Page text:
ADRA Dunkirk, a local branch of ADRA France was founded in January 2012. Knowing the increasing number of refugees in its region, the team got in touch with Doctors of the world and other local associations, asking “how can we help?” Unlike the other days of the week, no organization was distributing food to refugees on Sunday. Right away, ADRA committed to address this lack.
Despite de reluctance of the French governement, the city of Grande-Synthe (near Dunkirk) and non-governmental organizations such as Doctors without borders opened an humanitarian camp for refugees on March 7, 2016. There, the ADRA team worked in partnership with many other associations to improve the living conditions of the exiled. Unfortunately, this camp burned in April 2017. Ever since in Grande-Synthe, numerous wild settlements remain and offer nothing but an uncertain future to migrants. These places are often referred to as “camps” or “jungle” and pointed out for their inhuman living conditions.
“We were a small Adventist community in Dunkerque, but we decided to take action and set up a local branch", remembered Claudette Hannebicque, head of ADRA Dunkirk. “We organized the first meeting, and we realized that immediate action was needed. The first Sunday, we brought them tea and home-baked dishes, we did the same on the second Sunday and soon we felt that what they really needed was a complete hot meal (it was winter). We had no finances but it didn’t stop us; we decided to act anyway and to provide ourselves the food supplies necessary for meal preparations the whole year. We then organized fairs and flea markets to fundraise in order to continue our work. An application for a grant was also made to the City Council of Grande-Synthe where the camp was located. The application was successful and until today, this grant allows us to buy most of our food supplies. When it comes to cooking gears, reparations of our van or distribution equipment, we rely on donations”, concluded Claudette Hannebicque.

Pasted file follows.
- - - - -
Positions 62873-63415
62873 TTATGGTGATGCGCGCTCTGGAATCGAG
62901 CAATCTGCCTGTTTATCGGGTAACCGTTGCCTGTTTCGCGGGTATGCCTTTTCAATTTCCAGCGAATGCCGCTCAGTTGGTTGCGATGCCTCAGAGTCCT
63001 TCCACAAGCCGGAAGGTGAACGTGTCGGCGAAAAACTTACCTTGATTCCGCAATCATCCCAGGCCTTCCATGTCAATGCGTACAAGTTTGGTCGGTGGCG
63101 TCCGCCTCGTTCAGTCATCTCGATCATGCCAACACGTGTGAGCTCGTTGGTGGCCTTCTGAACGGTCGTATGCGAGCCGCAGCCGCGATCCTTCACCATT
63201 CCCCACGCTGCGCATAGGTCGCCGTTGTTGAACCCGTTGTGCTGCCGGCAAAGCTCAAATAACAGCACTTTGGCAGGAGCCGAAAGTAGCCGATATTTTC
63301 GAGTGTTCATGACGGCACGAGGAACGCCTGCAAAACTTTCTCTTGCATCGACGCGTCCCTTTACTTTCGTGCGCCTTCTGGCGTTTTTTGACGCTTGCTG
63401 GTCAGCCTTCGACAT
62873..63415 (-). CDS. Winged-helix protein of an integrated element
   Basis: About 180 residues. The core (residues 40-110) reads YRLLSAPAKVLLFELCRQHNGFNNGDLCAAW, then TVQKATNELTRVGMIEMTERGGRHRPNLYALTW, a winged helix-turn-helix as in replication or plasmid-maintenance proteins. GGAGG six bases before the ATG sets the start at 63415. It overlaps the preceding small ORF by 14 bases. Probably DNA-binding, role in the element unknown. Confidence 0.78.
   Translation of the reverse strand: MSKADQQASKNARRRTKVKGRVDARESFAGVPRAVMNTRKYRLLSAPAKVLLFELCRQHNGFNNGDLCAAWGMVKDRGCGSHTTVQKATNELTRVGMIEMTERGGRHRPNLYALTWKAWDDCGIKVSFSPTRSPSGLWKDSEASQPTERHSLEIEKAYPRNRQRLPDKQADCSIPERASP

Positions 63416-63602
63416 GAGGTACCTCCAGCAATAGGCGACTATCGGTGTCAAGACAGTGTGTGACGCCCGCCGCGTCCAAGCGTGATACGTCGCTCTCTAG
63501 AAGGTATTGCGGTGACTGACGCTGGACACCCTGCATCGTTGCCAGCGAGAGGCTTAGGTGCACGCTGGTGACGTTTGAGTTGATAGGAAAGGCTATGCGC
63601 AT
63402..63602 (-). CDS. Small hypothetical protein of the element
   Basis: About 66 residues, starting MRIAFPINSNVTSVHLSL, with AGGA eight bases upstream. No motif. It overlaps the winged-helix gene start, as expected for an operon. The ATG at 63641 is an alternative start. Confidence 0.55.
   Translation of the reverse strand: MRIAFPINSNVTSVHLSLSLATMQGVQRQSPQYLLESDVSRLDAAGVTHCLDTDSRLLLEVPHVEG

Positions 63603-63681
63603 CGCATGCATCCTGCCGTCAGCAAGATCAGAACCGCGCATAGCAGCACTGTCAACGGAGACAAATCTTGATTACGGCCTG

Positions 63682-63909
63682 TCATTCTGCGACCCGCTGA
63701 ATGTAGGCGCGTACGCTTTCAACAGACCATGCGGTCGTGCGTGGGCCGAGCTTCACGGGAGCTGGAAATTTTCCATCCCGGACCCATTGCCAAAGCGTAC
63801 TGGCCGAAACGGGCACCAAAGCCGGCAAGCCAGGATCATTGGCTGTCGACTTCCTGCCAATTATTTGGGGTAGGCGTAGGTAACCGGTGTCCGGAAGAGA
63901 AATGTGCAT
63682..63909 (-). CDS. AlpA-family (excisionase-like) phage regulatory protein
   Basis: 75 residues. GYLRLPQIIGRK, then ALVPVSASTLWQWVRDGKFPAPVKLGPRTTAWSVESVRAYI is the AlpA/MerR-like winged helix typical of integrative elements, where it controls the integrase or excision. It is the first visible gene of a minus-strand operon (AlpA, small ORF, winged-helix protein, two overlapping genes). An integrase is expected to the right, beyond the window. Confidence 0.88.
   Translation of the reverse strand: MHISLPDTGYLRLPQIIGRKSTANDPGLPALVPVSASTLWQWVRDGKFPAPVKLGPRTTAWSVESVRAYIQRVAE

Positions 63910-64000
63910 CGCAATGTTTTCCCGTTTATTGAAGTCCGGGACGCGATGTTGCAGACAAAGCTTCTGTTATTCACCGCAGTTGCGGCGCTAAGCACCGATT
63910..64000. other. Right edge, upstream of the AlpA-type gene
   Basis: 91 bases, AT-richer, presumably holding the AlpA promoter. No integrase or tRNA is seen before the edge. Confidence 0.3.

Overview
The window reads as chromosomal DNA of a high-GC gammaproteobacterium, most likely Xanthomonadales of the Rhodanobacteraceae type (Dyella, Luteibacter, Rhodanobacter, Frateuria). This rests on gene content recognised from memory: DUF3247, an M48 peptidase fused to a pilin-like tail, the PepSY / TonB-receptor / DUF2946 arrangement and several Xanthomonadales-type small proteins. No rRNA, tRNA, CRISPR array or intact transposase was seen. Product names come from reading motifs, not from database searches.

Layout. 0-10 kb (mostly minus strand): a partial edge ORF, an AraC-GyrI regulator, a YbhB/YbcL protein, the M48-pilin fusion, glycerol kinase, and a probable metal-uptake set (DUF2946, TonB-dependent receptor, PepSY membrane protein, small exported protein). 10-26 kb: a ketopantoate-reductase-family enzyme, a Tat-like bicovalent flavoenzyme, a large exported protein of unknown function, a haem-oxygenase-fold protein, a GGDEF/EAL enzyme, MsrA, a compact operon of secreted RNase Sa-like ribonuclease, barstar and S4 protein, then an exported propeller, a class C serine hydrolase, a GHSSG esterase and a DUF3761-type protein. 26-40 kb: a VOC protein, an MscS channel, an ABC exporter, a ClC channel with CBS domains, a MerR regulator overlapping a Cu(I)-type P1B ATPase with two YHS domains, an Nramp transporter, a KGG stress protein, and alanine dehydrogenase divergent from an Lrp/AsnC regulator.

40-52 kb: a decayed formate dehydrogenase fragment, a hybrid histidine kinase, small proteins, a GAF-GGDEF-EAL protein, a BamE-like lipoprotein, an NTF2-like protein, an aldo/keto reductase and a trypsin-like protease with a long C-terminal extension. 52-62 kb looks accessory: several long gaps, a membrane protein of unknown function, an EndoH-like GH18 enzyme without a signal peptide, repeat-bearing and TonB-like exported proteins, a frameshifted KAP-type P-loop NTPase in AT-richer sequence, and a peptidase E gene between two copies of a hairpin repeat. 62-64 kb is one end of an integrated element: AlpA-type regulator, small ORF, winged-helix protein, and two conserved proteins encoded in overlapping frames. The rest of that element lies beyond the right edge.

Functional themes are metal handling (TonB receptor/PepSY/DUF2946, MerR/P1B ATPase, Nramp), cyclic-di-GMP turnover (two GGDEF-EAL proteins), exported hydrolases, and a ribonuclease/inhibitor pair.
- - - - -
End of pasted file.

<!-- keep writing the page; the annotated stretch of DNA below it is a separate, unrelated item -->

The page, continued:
For years, ADRA Dunkirk’s job has been to distribute food, clothes and hygiene products to refugees.
Unfortunately, over the years, the presence on a long term of exiles near the northern French coast became an issue of public order. If the civil society was commiting to improve the living conditions of the refugees, locals started to look unfavourably at the settlements. At the same time, the government and local authorities launched systematic dismantlings, pursuing a policy of non-fixation of these undesired population. Thus, over the years, the exiles have been parked, relocated, dismantled, or have setteled by themselves in various places. For the distributions ADRA goes and meet them where they are, that is to say most often near the A16 motorway to Calais (and England). Over the past three years, refugees have occupied different locations, in particular the Puythouck Woods. Refugees have been sheltered in and around a sport hall irregular camps were set up in a disused warehouse, on the edge of the motorway, near a freight station and under the bridge of the A16.
Nearly twenty associations operate within an inter-association group to best meet the needs of the exiles in the Dunkirk area. A water point has been set up by the town hall and dry toilets, though not very suitable for their culture, have been installed but are now out of use. Twice a week, an association runs the opening of showers for the exiles, but only men are accepted (2x 2 hours per week so not enough). There is nothing for women, children or minors.